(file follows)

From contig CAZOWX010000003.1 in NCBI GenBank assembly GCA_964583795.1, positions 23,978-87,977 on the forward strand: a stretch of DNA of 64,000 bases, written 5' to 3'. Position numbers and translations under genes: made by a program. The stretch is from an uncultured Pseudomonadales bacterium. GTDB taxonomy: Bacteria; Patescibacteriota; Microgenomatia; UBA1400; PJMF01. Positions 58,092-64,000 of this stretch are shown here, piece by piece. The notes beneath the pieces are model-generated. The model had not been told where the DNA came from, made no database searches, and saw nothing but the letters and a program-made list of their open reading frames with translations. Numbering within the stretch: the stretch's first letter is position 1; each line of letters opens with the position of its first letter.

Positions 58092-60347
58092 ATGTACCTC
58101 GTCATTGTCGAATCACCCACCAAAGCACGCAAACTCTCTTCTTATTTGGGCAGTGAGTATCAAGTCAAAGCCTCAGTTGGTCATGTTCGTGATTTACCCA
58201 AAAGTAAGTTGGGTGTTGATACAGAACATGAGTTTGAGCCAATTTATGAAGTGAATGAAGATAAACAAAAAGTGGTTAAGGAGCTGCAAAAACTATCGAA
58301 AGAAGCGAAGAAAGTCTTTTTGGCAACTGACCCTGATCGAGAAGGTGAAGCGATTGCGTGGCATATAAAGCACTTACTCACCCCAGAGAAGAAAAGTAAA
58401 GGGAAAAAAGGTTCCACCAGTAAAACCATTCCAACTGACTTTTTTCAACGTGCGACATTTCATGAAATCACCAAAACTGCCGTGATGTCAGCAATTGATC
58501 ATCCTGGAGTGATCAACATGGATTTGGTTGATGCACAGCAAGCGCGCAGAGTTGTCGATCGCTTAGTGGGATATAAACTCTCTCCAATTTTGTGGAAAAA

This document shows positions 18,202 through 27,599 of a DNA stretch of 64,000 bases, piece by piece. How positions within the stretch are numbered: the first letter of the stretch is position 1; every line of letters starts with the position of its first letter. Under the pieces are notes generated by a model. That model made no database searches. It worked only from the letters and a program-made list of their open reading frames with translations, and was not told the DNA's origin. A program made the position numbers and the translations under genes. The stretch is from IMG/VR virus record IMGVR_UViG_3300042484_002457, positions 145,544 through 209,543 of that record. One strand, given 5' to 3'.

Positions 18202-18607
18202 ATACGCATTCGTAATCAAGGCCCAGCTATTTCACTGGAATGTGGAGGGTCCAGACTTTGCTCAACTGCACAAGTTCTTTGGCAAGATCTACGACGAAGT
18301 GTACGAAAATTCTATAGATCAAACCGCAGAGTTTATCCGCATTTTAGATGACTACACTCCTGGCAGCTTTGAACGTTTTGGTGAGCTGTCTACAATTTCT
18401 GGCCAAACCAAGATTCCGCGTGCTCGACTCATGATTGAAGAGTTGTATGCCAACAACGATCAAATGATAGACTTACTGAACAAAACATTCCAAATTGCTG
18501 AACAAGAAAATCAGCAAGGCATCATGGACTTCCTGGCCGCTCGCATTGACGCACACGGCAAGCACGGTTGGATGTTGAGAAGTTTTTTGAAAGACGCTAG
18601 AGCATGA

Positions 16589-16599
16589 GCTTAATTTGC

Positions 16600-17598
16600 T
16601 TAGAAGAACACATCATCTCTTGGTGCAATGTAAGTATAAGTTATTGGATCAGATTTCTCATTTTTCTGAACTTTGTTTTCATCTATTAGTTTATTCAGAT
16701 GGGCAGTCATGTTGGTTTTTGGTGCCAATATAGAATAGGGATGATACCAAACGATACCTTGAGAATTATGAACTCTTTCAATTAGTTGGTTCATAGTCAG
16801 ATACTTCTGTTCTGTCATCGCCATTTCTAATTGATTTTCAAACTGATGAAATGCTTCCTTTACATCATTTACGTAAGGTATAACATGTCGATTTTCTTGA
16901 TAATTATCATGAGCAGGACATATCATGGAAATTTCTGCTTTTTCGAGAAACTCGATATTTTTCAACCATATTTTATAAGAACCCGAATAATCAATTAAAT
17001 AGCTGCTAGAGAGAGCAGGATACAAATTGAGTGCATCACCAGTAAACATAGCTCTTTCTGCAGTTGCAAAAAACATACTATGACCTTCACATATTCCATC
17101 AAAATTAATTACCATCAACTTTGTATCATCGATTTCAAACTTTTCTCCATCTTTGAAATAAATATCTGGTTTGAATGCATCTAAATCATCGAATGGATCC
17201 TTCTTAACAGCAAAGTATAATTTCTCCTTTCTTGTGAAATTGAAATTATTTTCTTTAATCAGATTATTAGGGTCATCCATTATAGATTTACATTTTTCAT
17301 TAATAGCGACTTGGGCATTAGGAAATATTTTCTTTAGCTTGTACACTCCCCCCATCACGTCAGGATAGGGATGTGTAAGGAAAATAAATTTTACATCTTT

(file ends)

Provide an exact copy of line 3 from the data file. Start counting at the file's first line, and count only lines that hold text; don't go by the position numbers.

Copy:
58092 ATGTACCTC